Colonel Cutler was commissioned as Colonel of the Sixth Wisconsin Regiment June 25, 1861. His regiment left the State July 28, and joined the forces around Washington August 7. August 29 it was attached to King’s Brigade, of which it remained a part during the war and shares in its imperishable renown asThe Iron Brigade.” During its first year of service Colonel Cutler was much of the time in command of the Brigade, and did much in perfecting it in discipline and tactics. His active service in the field commenced with the campaign of 1862. McDowell’s Division, to which the “Iron Brigade” was attached, did not participate in the peninsular battles of the campaign, being held as a reserve force to repel any overland demonstrations on the Capital, similar to that of the year before, which culminated in the first battle of Bull Run. During the earlier months of the campaign Colonel Cutler commanded the Brigade, till the assignment of Brigadier-General John Gibbons, May 2, when he again returned to his regiment. The Brigade was almost constantly on the march from point to point to avert threatened danger or mislead the enemy, till the beginning of August. On the fifth of that month the withdrawal of a part of the rebel forces from McClellan’s front, and a movement up the Shenandoah as well as toward Pope, commenced the active campaign. August 6, Colonel Cutler with his regiment and a New Hampshire regiment of cavalry penetrated into the enemy’s country as far as Frederick’s Hall Station, twenty-three miles from the junction of the Virginia Central with the Richmond & Potomac Railroad, and there tore up the track for a mile in each direction, thus cutting off the rebel communication between Richmond and Gordonsville. They also burned the depot, warehouse and telegraph office and destroyed a large amount of Confederate supplies. The expedition was entirely successful. During three days and one half the regiment had marched ninety miles, and were, when they struck the railroad, thirty miles from any support. It returned without the loss of aman. General Gibbon in his official report commended the regiment and Colonel Cutler as follows: “Colonel Cutler’s part in the expedition was completely successful. I can not refer in too high terms to the conduct of Colonel Cutler; to his energy and good judgment, seconded as he was by his fine regiment, the success of the expedition is entirely due.” On the 19th of August General Pope commenced his retreat. The “Iron Brigade” was for nearly ten days within sight of the enemy as they slowly worked their way up towards Washington, avoiding as much as possible any collision with the troops during its maneuvers to outflank Pope and if possible intercept him in his march to the defense of the threatened Capital. On the twenty-eighth having so far out-maneuvered him as to have separated the divisions of the army too far for support, the division of Longstreet fell upon the “Iron Brigade” which was marching toward Centerville on the Gainesville road. The Federal troops were outnumbered three to one, but they held the enemy in check till night put an end to the carnage which marked it as one of the most severe engagements of the war. How Colonel Cutler and Colonel Hamilton of Milwaukee bore themselves on that bloody field has been detailed in a previous chapter. They were severely wounded. Colonel Cutler had his horse shot under him, and was wounded by a minnie bail which passed entirely through his thigh, His wound was dangerous and kept him from active service till November 5, when he returned to the front and took command of the Brigade which he retained till the twenty-second, when General Sol. Merideth, who had been appointed Brigadier-General, assumed the command and he again returned to his regiment. At the battle of Fredericksburg he again led the “Iron Brigade,” being put in command during the action, after the Brigade had crossed the Rappahannock, and taken position in line of battle. Soon after he was appointed Brigadier-General, to date from November 29, I862, and assigned to the Second Brigade, First Division, First Army Corps. His Brigade with the “Iron Brigade” comprised the division commanded by Wadsworth. The corps was commanded by Major-General Reynolds. He fought through the Chancellorsville campaign, his Brigade covering the retreat after the three days’ slaughter was finished. At Gettysburg his brigade was in the advance, opened the battle and, with the “Iron Brigade,” sustained the brunt of the fighting on the memorable 1st of July 1863. During that day. his old regiment, the Sixth, was attached to his brigade. Major-General Newton, in his report, details the part taken in this action as follows:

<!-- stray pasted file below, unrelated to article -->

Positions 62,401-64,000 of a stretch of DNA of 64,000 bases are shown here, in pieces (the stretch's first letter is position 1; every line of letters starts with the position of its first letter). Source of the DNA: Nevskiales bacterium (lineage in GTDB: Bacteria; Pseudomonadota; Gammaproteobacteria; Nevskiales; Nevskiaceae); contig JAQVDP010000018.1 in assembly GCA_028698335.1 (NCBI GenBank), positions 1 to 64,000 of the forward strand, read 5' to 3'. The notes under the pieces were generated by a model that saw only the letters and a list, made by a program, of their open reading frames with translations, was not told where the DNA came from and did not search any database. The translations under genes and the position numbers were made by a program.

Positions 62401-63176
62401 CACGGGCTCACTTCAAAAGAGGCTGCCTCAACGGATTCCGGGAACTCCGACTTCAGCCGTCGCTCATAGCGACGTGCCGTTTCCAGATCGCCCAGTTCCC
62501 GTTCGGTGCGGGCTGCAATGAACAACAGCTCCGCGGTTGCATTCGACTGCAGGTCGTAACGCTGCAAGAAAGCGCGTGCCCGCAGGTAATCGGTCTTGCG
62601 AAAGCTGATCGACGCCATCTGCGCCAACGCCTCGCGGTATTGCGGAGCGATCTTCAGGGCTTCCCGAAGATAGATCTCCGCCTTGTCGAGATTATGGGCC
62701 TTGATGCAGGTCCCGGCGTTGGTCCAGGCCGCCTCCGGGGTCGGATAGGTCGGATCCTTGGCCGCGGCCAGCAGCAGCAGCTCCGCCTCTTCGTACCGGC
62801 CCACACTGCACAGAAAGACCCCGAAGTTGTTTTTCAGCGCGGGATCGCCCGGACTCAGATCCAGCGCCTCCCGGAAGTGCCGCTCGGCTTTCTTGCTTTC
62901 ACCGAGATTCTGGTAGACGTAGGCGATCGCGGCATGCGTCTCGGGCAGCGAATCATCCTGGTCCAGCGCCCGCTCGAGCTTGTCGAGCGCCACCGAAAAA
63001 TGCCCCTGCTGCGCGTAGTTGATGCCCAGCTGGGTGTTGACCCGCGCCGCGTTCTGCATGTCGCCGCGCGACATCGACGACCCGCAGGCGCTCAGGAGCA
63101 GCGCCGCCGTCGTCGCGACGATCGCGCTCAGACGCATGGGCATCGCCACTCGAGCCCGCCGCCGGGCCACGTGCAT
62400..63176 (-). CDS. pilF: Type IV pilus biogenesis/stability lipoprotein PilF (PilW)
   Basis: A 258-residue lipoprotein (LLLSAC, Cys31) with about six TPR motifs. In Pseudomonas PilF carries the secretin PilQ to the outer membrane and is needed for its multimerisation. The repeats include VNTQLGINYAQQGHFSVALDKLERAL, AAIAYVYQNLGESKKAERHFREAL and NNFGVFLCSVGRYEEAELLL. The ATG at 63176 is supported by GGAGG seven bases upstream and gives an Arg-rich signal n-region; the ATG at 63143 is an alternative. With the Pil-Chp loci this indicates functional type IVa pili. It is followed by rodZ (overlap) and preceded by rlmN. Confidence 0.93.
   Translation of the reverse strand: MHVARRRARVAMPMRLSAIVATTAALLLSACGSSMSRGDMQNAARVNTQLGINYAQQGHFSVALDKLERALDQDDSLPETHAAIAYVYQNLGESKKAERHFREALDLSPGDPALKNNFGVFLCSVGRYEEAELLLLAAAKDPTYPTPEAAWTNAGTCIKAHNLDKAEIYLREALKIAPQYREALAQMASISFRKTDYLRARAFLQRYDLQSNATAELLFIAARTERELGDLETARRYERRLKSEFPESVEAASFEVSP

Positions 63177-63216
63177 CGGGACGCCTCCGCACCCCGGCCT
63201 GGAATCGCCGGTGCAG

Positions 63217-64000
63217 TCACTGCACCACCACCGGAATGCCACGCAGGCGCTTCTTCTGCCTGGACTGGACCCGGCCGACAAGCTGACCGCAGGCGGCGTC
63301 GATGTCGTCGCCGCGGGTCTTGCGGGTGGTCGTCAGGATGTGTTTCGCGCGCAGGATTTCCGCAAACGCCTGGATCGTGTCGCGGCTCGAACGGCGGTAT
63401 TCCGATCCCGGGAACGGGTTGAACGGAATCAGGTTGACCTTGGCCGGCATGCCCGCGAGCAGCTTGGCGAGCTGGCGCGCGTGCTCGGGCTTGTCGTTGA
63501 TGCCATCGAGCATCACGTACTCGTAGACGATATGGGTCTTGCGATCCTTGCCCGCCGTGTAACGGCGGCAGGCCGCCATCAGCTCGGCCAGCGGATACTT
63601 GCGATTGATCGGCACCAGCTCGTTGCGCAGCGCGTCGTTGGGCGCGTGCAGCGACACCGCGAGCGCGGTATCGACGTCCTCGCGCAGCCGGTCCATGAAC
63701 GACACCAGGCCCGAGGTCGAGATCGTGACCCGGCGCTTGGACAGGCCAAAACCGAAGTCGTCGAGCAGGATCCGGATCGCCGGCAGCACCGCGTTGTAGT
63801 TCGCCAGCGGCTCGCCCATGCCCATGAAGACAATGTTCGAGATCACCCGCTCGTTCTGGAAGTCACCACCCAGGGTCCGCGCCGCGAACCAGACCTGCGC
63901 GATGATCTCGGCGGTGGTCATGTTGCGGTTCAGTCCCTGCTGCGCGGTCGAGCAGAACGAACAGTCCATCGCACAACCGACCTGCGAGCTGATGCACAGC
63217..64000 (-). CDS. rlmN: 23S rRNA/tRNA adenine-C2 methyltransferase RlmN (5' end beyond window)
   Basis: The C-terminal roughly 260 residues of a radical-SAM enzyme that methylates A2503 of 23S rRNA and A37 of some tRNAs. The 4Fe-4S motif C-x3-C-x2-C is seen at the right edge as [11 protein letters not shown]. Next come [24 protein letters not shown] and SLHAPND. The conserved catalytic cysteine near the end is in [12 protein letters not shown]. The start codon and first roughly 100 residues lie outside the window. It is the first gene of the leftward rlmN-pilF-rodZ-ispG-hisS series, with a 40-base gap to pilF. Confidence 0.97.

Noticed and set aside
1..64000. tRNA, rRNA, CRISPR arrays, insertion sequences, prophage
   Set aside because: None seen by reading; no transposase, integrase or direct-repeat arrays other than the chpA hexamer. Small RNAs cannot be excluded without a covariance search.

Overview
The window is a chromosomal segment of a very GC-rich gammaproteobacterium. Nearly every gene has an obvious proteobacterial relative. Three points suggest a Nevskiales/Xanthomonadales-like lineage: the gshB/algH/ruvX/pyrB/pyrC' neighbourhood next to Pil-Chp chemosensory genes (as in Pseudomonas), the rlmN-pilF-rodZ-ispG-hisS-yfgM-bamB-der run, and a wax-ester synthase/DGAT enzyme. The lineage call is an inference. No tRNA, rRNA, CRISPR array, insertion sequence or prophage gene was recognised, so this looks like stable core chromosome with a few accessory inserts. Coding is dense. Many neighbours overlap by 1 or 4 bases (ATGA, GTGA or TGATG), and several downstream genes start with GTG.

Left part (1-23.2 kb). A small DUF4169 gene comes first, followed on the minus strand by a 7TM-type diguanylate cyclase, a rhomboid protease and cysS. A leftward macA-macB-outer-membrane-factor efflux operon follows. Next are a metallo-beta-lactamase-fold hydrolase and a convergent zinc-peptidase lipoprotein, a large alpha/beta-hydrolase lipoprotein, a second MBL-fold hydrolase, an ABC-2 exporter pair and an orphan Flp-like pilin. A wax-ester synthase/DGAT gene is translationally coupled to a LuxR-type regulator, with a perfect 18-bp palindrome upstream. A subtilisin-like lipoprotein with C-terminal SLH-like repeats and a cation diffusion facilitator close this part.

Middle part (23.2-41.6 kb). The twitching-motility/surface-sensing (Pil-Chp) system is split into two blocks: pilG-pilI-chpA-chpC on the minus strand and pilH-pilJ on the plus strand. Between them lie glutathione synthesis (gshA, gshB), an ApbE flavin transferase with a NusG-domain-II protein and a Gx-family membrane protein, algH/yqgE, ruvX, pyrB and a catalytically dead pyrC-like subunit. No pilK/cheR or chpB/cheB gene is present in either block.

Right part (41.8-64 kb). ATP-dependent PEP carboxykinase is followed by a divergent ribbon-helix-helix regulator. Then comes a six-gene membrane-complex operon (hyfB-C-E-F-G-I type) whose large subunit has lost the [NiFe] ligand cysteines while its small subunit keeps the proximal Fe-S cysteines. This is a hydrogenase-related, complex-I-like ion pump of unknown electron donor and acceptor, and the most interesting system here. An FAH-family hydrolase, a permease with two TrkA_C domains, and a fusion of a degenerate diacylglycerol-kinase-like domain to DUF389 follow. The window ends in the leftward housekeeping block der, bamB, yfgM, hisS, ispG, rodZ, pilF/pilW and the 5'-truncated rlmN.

General Cutler was in the advance and opened the battle of Gettsyburg. In this severe and obstinate engagement he held the right for four hours, changing front without confusion, three times, under a galling fire, and lost, in killed and wounded, three-fourths of his officers and men, having three of his staff wounded and all the horses killed. When the order was given to retire, he marched the remnant of his brigade off the field in perfect order and checked the advance of Ewell’s corps, which gave the artillery time to retire. In effecting this he lost heavily. His brigade was engaged on the night of the second and the morning of the third in repulsing the assaults of the Rebels on the right of our line.”